After I wrote about Jeff’s DIY mid-century modern TV cabinet, I heard from other readers who had completed similar projects. Chris’s design is super ingenious: A professional at a architectural firm and with serious design skills, he created a curvalicious cabinet that would hold both a vintage 1955 television and a new flat-screen TV. The flat screen TV can be hidden behind a fold-down panel when it’s not in use (as shown above). Chris spent a year researching and planning his project, and then, two months to build the unit. The effort shows — it’s gorgeous!

(Edited to combine several emails) Chris writes:

Hi Pam!

I recently read your story on Jeff’s mid-century modern TV cabinet he made for his flat screen TV and was inspired to write you about a similar experience — I also tackled the issue of how to hide a modern flat-screen TV in a mid century living room.

Almost two years ago, my partner and I were lucky to purchase a 1955 modest mid-century time capsule ranch complete with original furniture, pink bathroom, circa-60’s remodeled kitchen, and even a Tretchikoff print (!) in the living room. Being our first home, this worked out great because we didn’t have a lot of our own furniture.  It was perfect for us and we were very lucky to find it.  

Though one item we did have, a 1955 GE TV, we knew definitely needed to be displayed in the living room of our 1955 ranch. But this caused an issue, how do you have a vintage TV for when you’re in the mood for the Twilight Zone, and also have a flat screen TV for when you’d like to watch Netflix? This sent me on my adventure into woodworking and furniture building.

With my problem in mind, I designed and built a cabinet [not the one shown in these photos] that concealed the flat screen TV behind doors when not in use and looked good next to the 1955 TV. Long story short, it worked, but I wasn’t in love with the results. I decided I could do better and that this served as a great learning experience, being my first real exercise in building a piece of furniture.

So, for the next year, I scoured the internet for images of mid-century credenzas and cabinets for inspiration and slowly accumulating a Pinterest page of different possibilities.  I was inspired by the simplicity of Paul McCobb’s furniture and used it as a jumping off point. I knew I needed to design something that would discreetly hide the flat screen without it being obvious what was behind its doors, so the doors couldn’t be too big, and they needed to fold away so they wouldn’t impede the view of the flat screen TV.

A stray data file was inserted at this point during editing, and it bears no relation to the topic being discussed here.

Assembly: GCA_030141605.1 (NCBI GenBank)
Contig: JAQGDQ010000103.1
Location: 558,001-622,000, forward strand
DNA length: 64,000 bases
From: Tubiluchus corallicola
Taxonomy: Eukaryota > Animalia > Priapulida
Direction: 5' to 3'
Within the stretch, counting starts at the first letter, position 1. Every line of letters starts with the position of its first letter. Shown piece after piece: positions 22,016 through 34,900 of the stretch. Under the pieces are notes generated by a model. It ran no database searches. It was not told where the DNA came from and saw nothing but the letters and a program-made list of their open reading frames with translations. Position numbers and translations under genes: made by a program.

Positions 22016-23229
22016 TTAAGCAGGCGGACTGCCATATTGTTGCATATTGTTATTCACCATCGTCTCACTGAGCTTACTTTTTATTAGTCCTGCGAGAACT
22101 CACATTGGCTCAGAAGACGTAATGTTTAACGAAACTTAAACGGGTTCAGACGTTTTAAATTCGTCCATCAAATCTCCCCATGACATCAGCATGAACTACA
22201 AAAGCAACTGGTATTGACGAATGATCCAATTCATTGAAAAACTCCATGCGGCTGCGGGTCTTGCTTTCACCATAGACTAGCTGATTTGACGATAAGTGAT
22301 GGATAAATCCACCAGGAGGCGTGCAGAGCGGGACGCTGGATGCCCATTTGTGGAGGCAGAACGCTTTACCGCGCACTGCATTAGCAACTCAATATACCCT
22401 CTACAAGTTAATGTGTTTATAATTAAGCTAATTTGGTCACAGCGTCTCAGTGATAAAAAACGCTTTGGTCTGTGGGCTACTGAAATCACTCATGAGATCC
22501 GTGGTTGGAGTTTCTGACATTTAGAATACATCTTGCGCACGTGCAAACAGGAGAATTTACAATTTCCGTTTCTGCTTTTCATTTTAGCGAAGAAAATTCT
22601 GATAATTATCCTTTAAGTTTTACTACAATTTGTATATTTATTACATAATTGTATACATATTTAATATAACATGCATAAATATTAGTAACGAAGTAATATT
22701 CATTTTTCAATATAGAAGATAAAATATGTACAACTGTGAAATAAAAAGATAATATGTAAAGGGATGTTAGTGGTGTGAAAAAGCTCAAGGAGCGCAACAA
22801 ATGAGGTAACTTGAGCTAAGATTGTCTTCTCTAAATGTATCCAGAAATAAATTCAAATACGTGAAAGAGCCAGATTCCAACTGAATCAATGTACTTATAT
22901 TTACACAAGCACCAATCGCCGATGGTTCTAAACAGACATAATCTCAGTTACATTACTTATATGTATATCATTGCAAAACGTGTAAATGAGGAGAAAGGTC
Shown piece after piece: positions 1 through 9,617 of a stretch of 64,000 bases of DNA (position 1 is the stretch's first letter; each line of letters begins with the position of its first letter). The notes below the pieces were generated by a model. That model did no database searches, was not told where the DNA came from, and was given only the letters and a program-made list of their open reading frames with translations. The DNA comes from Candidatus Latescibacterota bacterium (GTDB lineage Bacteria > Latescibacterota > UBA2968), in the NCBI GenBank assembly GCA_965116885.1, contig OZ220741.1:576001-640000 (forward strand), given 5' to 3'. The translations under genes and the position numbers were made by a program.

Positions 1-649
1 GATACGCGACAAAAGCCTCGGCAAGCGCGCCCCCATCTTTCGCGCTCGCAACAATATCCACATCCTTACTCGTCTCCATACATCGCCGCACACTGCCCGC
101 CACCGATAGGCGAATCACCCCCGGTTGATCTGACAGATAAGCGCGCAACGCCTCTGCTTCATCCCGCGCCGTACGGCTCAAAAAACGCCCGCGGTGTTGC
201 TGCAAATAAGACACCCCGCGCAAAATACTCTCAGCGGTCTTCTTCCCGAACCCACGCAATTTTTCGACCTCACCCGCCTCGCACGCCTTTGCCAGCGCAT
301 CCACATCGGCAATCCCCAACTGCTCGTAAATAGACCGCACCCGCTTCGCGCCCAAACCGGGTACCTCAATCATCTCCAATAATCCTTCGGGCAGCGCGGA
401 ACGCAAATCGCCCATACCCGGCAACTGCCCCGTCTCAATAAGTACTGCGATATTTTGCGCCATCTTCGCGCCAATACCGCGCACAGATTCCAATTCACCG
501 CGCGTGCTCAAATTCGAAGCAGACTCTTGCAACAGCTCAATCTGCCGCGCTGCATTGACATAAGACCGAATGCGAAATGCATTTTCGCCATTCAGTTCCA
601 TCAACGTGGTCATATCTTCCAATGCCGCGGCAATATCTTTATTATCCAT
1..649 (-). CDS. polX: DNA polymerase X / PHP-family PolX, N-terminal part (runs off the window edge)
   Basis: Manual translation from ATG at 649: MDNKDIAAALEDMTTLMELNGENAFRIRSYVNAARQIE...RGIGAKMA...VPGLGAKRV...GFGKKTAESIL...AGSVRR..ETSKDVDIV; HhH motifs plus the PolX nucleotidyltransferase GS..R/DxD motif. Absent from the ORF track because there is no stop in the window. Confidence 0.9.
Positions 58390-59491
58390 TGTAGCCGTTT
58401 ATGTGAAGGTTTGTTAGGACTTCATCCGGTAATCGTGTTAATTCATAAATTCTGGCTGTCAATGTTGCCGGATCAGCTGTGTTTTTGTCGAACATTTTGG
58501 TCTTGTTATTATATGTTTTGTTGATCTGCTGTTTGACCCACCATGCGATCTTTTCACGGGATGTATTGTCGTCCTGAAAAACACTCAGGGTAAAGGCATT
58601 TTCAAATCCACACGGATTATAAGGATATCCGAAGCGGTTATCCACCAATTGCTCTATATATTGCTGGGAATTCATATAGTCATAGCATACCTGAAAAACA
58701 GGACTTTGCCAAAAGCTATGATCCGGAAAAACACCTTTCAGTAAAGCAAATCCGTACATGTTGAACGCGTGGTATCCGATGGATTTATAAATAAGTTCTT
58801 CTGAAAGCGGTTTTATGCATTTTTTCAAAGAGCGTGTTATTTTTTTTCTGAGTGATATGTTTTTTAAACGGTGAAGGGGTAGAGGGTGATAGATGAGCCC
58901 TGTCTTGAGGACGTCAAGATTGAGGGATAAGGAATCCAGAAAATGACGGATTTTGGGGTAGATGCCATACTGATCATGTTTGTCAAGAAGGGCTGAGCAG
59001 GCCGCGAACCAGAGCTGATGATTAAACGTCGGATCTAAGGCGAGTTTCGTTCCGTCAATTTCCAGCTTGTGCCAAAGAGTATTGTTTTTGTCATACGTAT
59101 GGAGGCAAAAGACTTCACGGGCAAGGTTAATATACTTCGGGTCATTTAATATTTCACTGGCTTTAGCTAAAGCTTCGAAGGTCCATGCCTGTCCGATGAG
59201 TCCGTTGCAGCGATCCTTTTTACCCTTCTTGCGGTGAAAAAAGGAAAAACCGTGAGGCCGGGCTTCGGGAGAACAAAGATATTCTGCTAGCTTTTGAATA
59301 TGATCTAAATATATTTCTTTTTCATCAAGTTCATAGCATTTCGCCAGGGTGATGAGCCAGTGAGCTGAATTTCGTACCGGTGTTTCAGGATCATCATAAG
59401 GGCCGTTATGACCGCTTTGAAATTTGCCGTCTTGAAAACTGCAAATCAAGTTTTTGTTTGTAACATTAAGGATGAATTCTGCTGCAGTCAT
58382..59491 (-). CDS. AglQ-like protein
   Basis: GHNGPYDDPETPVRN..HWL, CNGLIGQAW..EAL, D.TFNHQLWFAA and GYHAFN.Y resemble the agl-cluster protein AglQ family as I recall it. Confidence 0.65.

I work as a project manager for a local architecture firm so I drew up multiple options in AutoCAD  looking at different designs and playing with the proportions to see what size flat-screen TV looked best and worked within the design.  The flat screen needed to be discreetly hid without it being obvious what was behind its closed doors so the doors couldn’t be too big.  Another lesson I learned from building the first TV stand was that the doors needed to operate easily and fold away so they wouldn’t impede the view of the flat screen TV. 

When I thought I was happy with the design, I even built a full size card-board mock-up of the TV stand, because I knew I wanted to be sure this would work and I’d be happy with it knowing how much time, energy, and money I’ll be putting into it. After months of planning I was ready to get down and dirty and start building. This inspired me even more and the design changed further. I made more tweaks in AutoCAD and finally felt I was happy with the design. It was time to get down and dirty with construction.

Two months later I finished the project and I loved the results! I designed and built it myself – it was a great experience!

The design features a spot for our 1955 TV and conceals the flat-screen TV behind two folding doors that are disguised as drawers. Because the old TV was so deep, and the flat screen so shallow, the design features a shelf that perfectly fit one of our ceramic panthers which further helped disguise the flat screen TV when not in use. Below the shelf in the lower section of the cabinet is two sliding doors that we use to hide all the TV equipment for both TVs.  One side of the cabinet has the equipment for the flat screen TV (Bluray player and Ninetendo Wii) and the other side has the equipment for the 1955 TV (RF modulator and DvD player).

The cabinetry is actually built very similarly to how Jeff built his TV cabinet.  I used birch plywood, edge banding and the Kreg jig (affiliate link) (I actually fell in love with the Kreg jig and highly recommend it!).  You can see the MccCobb inspiration in the legs, which areMcCobb furniture legs from tablelegs.com, and the hardware, which is from myknobs.com.

 

It definitely isn’t easy, but well worth it in the end! This was a great experience for me, and as Jeff mentioned, if you’d like to share it to inspire others with their mid-century projects, that would be great!
 
Thanks!

Chris

Chris and his partner, happy owners of a 1955 Mid-Century Modest house.

Thank YOU, Chris, for sharing all your work. This is really inspiring — I’d say your design is ready for Design Within Reach! I’m taking a weeklong Woodworking 101 class in April, this is definitely getting my juices going, although I am not sure I should be trusted around power saws.

Categoriesfurniture
  1. Donna says:

    Im looking to buy an older RV; several have space for a wide entertainment center but put a big TV on the top…. I’ve thought about using the outer shell of a big Curtis Mathis or other media center – the kind that housed the turntable, radio and a TV – and use that as my base that I’d have someone install a “raise up” flat screen in the back…..

    All these awesome designs have me thinking… thinking… thinking….
    Thanks for the inspiration!

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